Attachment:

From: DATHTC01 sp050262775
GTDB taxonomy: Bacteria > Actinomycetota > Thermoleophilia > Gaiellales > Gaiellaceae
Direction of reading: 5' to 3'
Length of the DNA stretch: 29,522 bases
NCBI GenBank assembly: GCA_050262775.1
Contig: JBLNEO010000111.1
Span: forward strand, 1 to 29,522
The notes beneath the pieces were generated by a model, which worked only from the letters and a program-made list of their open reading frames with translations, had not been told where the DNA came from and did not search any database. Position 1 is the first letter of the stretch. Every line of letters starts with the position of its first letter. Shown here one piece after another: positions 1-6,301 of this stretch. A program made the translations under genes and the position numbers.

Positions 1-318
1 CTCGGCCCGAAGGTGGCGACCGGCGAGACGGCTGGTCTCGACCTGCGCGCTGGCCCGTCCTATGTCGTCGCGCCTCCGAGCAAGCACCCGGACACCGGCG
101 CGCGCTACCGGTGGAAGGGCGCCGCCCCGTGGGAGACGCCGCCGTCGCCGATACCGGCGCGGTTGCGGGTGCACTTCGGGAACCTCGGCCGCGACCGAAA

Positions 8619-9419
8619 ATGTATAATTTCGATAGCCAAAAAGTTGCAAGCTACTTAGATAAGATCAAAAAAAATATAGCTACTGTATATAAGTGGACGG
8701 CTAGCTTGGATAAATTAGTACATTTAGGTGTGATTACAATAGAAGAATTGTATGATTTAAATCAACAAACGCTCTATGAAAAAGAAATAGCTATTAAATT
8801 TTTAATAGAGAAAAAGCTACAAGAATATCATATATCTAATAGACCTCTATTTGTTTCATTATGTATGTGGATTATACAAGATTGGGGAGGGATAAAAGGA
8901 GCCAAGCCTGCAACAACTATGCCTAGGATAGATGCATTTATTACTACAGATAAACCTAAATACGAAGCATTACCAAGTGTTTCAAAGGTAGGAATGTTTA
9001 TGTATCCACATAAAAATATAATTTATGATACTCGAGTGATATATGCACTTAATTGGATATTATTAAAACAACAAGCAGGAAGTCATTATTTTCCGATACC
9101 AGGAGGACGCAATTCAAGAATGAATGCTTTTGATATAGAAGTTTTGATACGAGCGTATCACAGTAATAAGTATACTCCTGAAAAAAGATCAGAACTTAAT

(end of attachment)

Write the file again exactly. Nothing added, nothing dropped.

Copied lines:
From: DATHTC01 sp050262775
GTDB taxonomy: Bacteria > Actinomycetota > Thermoleophilia > Gaiellales > Gaiellaceae
Direction of reading: 5' to 3'
Length of the DNA stretch: 29,522 bases
NCBI GenBank assembly: GCA_050262775.1
Contig: JBLNEO010000111.1
Span: forward strand, 1 to 29,522
The notes beneath the pieces were generated by a model, which worked only from the letters and a program-made list of their open reading frames with translations, had not been told where the DNA came from and did not search any database. Position 1 is the first letter of the stretch. Every line of letters starts with the position of its first letter. Shown here one piece after another: positions 1-6,301 of this stretch. A program made the translations under genes and the position numbers.

Positions 1-318
1 CTCGGCCCGAAGGTGGCGACCGGCGAGACGGCTGGTCTCGACCTGCGCGCTGGCCCGTCCTATGTCGTCGCGCCTCCGAGCAAGCACCCGGACACCGGCG
101 CGCGCTACCGGTGGAAGGGCGCCGCCCCGTGGGAGACGCCGCCGTCGCCGATACCGGCGCGGTTGCGGGTGCACTTCGGGAACCTCGGCCGCGACCGAAA

Positions 8619-9419
8619 ATGTATAATTTCGATAGCCAAAAAGTTGCAAGCTACTTAGATAAGATCAAAAAAAATATAGCTACTGTATATAAGTGGACGG
8701 CTAGCTTGGATAAATTAGTACATTTAGGTGTGATTACAATAGAAGAATTGTATGATTTAAATCAACAAACGCTCTATGAAAAAGAAATAGCTATTAAATT
8801 TTTAATAGAGAAAAAGCTACAAGAATATCATATATCTAATAGACCTCTATTTGTTTCATTATGTATGTGGATTATACAAGATTGGGGAGGGATAAAAGGA
8901 GCCAAGCCTGCAACAACTATGCCTAGGATAGATGCATTTATTACTACAGATAAACCTAAATACGAAGCATTACCAAGTGTTTCAAAGGTAGGAATGTTTA
9001 TGTATCCACATAAAAATATAATTTATGATACTCGAGTGATATATGCACTTAATTGGATATTATTAAAACAACAAGCAGGAAGTCATTATTTTCCGATACC
9101 AGGAGGACGCAATTCAAGAATGAATGCTTTTGATATAGAAGTTTTGATACGAGCGTATCACAGTAATAAGTATACTCCTGAAAAAAGATCAGAACTTAAT